I was recently at an event and people asked me where I get my story ideas from. I tried to explain as best I could, but I could tell that they weren't completely sold on what I said, but it was the truth. I usually respond to that question by saying "Everyday life. People I meet, and places I go often inspire me." While that is true, what I usually don't say is that I see things a little differently than most people. As a writer, I see (or create) a backstory. Maybe I meet a guy with a limp. No biggie, right? Well, in my mind he might have been attacked by some malevolent being in the woods behind his house. Maybe I meet a man who's just acting a little weird. To me, he might be in a secret society, sent to spy on another person who also happened to be there. If I see a woman at the grocery store who looks particularly haggard. It might be that she's been up all night caring for a colicky baby, or it might be that she's just spent the night fighting a demon for the right to keep her soul.
The truth is that ideas just come to me all the time. Sometimes I let them simmer until they boil over into a story. Sometimes I just expound on what I've seen. A perfect example is an abandoned bank vault sitting on a vacant lot. Most people see a rusting hunk of junk. I saw an elemental (small earth spirit) that was trapped inside for fifty years and is released by accident when a man cuts the vault up for junk. Now, the years of entrapment have changed her into a flying bundle of death hell-bent on exacting revenge on the small town that has kept a secret hidden in plain sight all these years.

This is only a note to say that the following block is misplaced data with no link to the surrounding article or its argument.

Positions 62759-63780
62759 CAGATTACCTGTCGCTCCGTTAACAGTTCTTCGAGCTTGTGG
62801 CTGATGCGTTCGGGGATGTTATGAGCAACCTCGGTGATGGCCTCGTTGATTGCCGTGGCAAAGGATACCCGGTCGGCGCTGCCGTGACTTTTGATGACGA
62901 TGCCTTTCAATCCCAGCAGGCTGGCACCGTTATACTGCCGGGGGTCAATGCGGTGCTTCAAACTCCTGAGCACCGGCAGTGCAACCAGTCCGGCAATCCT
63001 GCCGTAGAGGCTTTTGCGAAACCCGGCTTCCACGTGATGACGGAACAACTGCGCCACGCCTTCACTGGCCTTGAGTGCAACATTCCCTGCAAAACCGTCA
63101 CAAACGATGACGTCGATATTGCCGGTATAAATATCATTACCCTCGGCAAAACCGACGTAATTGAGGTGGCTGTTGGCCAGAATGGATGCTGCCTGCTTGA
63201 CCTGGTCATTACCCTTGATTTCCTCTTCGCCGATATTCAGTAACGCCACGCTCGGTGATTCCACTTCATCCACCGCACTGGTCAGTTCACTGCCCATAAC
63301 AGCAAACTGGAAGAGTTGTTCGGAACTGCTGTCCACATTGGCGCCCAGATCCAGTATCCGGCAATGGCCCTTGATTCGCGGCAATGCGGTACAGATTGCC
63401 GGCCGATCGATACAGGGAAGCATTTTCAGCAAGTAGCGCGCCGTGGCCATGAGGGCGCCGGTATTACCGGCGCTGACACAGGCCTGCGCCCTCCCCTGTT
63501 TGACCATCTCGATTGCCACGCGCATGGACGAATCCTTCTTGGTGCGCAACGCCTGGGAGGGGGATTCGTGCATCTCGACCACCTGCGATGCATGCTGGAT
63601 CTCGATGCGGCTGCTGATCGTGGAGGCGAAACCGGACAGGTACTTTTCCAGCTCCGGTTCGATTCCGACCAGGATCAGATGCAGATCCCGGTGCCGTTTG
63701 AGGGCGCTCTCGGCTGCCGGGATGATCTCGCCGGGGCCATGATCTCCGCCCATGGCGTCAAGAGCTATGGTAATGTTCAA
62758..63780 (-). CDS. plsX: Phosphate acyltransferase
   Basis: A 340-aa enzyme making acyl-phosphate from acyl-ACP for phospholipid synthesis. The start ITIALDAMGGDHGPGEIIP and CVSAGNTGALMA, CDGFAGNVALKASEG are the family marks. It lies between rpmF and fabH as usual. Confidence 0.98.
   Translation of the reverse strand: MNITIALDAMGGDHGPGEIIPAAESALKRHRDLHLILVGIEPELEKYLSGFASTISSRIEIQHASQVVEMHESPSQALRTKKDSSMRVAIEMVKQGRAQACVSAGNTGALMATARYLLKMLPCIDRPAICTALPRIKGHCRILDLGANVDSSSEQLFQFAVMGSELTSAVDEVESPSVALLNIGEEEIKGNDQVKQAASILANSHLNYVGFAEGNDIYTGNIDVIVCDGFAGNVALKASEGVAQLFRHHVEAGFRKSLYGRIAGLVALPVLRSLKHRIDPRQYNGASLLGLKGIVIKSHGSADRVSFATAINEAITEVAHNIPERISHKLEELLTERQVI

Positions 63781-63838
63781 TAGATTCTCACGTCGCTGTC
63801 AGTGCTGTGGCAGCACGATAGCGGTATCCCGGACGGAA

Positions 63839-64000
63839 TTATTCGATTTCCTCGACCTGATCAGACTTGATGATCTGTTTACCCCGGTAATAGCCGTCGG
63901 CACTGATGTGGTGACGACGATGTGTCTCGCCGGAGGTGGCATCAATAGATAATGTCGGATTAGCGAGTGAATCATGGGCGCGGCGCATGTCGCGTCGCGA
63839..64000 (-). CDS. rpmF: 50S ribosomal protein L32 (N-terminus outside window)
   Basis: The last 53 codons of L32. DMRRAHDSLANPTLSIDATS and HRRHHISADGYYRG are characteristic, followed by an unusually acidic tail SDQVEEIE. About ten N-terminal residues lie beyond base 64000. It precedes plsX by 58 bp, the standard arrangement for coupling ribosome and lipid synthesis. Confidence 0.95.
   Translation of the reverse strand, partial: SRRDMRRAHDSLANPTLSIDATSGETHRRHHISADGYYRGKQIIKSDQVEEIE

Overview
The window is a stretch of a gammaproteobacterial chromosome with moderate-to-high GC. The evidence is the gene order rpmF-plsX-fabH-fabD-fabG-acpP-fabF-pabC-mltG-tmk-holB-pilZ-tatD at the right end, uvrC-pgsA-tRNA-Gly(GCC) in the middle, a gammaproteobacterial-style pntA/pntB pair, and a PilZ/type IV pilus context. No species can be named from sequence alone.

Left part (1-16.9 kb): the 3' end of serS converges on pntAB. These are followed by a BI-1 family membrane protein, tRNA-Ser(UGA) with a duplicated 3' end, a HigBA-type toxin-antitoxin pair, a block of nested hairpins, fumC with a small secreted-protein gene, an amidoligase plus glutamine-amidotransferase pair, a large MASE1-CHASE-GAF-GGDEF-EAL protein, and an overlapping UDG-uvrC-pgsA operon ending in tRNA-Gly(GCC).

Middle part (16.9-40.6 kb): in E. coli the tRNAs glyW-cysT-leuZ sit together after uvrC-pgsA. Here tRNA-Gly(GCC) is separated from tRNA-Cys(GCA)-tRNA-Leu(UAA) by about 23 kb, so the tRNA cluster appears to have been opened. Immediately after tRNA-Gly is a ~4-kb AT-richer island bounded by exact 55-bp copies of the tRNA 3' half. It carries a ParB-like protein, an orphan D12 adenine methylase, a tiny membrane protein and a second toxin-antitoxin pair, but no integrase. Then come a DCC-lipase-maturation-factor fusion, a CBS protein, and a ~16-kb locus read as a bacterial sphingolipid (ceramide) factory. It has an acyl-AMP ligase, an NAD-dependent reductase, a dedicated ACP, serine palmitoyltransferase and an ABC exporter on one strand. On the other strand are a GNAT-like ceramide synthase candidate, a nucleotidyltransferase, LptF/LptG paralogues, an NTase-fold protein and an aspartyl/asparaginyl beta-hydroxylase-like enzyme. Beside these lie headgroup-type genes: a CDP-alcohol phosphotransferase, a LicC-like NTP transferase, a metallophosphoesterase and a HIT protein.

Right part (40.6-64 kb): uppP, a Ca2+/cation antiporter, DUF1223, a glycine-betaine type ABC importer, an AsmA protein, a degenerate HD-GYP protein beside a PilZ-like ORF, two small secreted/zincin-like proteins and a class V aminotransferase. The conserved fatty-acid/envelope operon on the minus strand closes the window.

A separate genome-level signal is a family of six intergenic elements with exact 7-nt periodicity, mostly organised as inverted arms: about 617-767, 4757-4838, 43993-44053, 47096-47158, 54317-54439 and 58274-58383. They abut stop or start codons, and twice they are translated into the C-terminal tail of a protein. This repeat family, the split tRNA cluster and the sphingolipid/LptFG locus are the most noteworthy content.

A perfect example is the photo attached to this blog. I watched many people walk through this passage at Rock City in Tennessee. No one seemed to notice that the walls of this passage looked like moss-covered skulls, screaming out for relief from an eternity of torment. To most people, it looks like moss on rocks. To me, it didn't. I saw something completely different.
The truth is that, as a writer, I see the world differently than most people and I love it. My imagination is always working, sometimes in odd ways. Sometimes my stories end up very strange, even unpublishable. But that's okay too. Even the oddest stories will eventually find a home and a reader who appreciates them. I feel eternally grateful for those readers, for they make it possible for me to do what I do, which is to continue to see the world a little differently and write about it.